On our second to last day on our trip through the west, Genevieve and I rode through Yellowstone National Park. First, We stopped in Jackson, Wyoming and thought the town was really cute, but we wanted to get to camping. We found some BLM land that was in clear eastern side view of the Grand Tetons. The mosquitos were biting every visible and hidden surface. I snapped a few quick photos and quickly found refuge in my tent at sunset. Thankful and under the covers, the mosquitos couldn’t find me in there. Genevieve found a spot for her hammock and sleeping bag between two trees in the middle of the shared campsite. I applaud her for sticking it out through a summer night with the insects incessantly buzzing. I, however, am quite the scratcher when a bug bite finds home on my body.
We rode through the the Tetons the following day, our ride through the national park was short, due to timing. The advice on all the message boards and comments sections of Yellowstone travel guides weren’t kidding: be prepared to stop every few miles. We spotted geysers and bison, even a black bear and other wildlife phenomenon. Yellowstone was no doubt one of the most beautiful places my eyes have set their sites on. The chartreuse strands of grass lived happily, waving at the banks of snaking rivers as we zoomed past.
That night was a late friend’s birthday who passed over a decade ago now. It’s weird how time flies so quickly, sometimes I catch myself in a daydream and remember what day it is. The moment you remember, you’re caught sort of breath; almost wanting to call the loved one and tell them your true feelings of appreciation. I remember being 18, at my faux wooden dorm desk and at a complete loss of what to do next. I had lost some grandparents before; but with an ocean separating us, I never really got to know them well. Their loss was personally less detrimental to me (I still empathized with my family obviously) than a close friend. I remember thinking the whole day in Wyoming something was “off” and I was in an irritable mood. Maybe it was just the fact that we rode a couple hundred miles that day to get from Twin Falls, Idaho to Jackson with a large detour in between. Either way, I don’t blame his death for my mood, that would be silly. I did however gain some perspective when we started to settle in for the night.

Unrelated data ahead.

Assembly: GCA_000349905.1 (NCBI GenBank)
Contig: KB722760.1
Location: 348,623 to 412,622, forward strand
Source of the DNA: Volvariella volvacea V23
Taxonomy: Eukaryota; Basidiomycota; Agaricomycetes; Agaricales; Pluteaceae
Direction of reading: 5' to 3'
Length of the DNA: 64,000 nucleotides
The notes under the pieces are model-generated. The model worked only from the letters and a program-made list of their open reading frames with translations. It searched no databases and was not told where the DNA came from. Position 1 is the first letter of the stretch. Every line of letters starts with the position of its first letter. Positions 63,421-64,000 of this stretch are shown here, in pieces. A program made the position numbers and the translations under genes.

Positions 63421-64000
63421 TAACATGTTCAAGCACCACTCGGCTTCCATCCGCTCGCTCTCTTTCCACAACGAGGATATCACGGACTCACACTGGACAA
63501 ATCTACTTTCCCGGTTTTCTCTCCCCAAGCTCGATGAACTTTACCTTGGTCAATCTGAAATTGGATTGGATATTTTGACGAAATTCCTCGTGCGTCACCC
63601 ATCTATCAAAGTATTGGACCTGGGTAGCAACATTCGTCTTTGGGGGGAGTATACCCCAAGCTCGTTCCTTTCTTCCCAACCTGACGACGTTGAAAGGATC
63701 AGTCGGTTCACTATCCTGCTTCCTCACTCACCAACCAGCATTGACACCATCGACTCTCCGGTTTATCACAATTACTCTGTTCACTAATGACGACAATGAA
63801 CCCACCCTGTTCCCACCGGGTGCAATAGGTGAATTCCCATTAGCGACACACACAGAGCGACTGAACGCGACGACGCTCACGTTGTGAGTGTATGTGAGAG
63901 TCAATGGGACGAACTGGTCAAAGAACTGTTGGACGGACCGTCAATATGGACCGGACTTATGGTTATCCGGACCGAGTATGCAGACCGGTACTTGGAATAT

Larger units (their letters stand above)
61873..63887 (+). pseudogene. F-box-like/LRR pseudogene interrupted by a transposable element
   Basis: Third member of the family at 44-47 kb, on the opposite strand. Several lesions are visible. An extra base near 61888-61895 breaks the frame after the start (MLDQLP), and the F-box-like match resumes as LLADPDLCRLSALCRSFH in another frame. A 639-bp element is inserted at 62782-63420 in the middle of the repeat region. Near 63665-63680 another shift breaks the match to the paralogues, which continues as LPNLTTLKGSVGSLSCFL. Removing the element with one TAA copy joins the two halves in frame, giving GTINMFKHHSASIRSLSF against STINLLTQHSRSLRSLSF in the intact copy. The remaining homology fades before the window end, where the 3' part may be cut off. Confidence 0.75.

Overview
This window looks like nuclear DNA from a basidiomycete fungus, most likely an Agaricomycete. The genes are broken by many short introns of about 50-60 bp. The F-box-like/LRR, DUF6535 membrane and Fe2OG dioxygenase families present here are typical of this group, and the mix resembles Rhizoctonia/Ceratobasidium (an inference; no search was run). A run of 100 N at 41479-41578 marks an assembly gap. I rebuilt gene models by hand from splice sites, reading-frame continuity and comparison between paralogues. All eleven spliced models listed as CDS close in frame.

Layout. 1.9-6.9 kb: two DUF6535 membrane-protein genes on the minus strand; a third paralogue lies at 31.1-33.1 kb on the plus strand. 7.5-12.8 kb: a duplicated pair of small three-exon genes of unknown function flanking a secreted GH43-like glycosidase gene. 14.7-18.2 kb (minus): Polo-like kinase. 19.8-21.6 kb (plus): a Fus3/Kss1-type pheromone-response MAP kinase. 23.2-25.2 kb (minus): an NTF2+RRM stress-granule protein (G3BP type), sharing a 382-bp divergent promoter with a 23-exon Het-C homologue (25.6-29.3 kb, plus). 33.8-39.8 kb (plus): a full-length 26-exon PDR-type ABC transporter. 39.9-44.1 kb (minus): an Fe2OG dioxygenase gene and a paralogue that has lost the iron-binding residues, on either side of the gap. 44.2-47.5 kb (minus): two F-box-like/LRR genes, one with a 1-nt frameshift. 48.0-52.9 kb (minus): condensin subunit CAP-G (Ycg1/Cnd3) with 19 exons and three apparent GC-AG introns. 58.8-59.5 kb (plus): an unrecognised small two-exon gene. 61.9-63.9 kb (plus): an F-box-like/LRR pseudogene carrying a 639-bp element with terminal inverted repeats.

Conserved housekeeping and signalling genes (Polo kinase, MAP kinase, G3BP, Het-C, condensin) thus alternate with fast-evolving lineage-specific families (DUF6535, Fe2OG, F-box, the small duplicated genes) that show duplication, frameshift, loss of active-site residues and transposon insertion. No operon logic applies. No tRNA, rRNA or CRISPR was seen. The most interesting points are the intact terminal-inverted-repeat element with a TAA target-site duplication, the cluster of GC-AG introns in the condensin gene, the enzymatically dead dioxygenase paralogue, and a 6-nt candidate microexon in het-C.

With the sun setting quickly to the west of the Grand Tetons, the sky was lighting up in beautiful pastel hues. The cirrus clouds were painted behind the ragged points and complimenting the sunset with their bright contrast. We can have tunnel vision and focus on what is wrong in our lives, or look up and see the most beautiful mountains we’ve seen in awhile. We can choose to focus on the bad, when we need to focus on abundance. Abundance in love, life and opportunity. When you live with that perspective, you feel a shift. It may be small at first, but then that same grateful feeling starts gaining traction.
As someone who has suffered depression for years, it’s finally so good to start seeing the light and potential in your life. The same kind that others saw in you. Just like body dysmorphia, you can have a misinformed point-of-view on your own mind. We can find a way out of that. It’s not easy, I’m aware. Just when I started to get into my head, I was snapped back into reality. Reality is what is happening now, in the present. The sunset that night, and the purple and pink sunrise the next morning, were what I needed to regain my perspective on the good in my life. It was almost a nudge from my long, gone friend that the direction is up and forward – never back and or down. It made me rest easy that night, and felt like for the first time in awhile I was in the right place. There was nothing else I needed to do and no one else I needed to be.